I love photo albums, always have. I love the memories and looking back at my older family and wondering what life was like for them. It’s always held a bit of a fascination for me. However, lets be honest, they are a bit of a thing from the past aren’t they? And they do take up a lot of space on your shelves and collect a lot dust (or is that just me who never quite gets round to dusting shelves?)
The 21st Century version is surely the smart phone, Facebook or Instagram right? Do you have 1000s of images on your phone? Do you ever do anything with them? What will happen to them if you drop your phone or it dies without warning?
Maybe you are really good at backing up to the ‘Cloud’ (or maybe like me you’ve had your head in the clouds about the financial and emotional pains of a hard drive failure until it bites you..hard) but then what? What you are going to actually do with them?
Vint Cerf, Google Vice President and widely recognised as one of the ‘fathers of the internet’ has warned that the 21st Century could become a second ‘dark age’ because so much data is only being stored in digital format. As technology evolves, older digital files will become unreadable and therefore access to them will disappear.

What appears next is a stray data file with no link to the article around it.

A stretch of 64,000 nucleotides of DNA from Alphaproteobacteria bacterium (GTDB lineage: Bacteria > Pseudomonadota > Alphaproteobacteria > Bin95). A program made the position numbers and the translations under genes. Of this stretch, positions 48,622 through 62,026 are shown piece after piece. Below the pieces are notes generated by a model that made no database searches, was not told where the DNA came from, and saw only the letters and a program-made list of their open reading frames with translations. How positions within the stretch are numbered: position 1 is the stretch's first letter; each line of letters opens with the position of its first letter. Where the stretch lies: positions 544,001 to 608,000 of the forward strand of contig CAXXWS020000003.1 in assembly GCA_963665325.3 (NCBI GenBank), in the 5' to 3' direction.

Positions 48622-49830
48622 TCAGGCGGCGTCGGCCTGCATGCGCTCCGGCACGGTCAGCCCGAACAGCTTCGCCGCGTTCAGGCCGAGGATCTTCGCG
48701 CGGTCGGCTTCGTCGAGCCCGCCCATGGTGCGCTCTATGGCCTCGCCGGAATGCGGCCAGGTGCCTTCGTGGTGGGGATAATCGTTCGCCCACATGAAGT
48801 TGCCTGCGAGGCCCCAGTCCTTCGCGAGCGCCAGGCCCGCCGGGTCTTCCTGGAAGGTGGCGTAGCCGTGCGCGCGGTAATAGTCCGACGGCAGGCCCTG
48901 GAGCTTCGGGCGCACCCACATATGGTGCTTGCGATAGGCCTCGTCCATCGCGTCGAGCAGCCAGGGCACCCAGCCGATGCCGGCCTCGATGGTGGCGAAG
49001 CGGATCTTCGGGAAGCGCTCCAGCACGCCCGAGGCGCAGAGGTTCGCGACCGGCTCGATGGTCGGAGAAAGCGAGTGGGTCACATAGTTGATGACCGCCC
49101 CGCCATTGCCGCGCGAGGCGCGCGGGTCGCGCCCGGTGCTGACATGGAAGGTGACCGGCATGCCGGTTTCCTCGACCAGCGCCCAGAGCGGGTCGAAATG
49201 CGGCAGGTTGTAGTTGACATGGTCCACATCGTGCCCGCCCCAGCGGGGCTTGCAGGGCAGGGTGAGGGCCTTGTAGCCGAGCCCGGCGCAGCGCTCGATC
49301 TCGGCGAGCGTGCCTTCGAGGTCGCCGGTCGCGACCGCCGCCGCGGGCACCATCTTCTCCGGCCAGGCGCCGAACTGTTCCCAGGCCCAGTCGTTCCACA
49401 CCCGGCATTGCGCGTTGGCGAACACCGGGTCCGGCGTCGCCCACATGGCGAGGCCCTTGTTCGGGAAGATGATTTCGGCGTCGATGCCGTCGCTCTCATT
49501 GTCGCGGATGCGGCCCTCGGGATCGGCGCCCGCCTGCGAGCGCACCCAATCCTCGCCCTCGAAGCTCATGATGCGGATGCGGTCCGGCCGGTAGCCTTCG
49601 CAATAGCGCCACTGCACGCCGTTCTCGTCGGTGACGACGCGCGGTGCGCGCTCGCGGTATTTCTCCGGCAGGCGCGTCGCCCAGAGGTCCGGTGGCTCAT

In the past, historians have used newspapers, letters and photos as important sources, but how often do we use any of these now? What will the historians of the future use to learn about us?
Think back to the favourite films you had on VHS or DVD. Maybe you still have a DVD player but I bet you can no longer watch your childhood favourites on VHS (Betamax anyone???). Whilst it’s annoying to have to do, you can re purchase your favourite films in the current format but in the years to come, will you be able to access your photos?
OK, so the chances are that you won’t actually want to access the majority of those photos on your phone but I bet there are some gems in there that you will be gutted to lose.
The solution? A Photobook.
Every year when our son turns a year older, I create a photobook of the year just gone. (well, if I’m honest, I finally get round to it about 4 months later but you get my meaning). I go through all the photos that I’ve taken - there a LOT! - and upload a selection. Not just the key highlights of holidays and family events but also some of the examples of little trips, of milestones and funny faces or situations that happened along the way.
My preferred website for doing this is Photobox, but there are so many other companies out there who provide really simple-to-use software to create great, professional looking books in just a few evenings.
You can totally customise your pages to your taste, add text, keep pages blank for tickets or other memorabilia you might want to include & even create multiple versions for grandparents. What’s more, many of them have regular sales where you can buy credit for a set period, which i find is a great incentive to actually get on with it.
You then own a beautiful, fully customised book that you can look back on, marvel at how the kids have grown and hand down to future generations. Then you can clear some precious space on your hard drive and not even lose a massive space on your bookshelves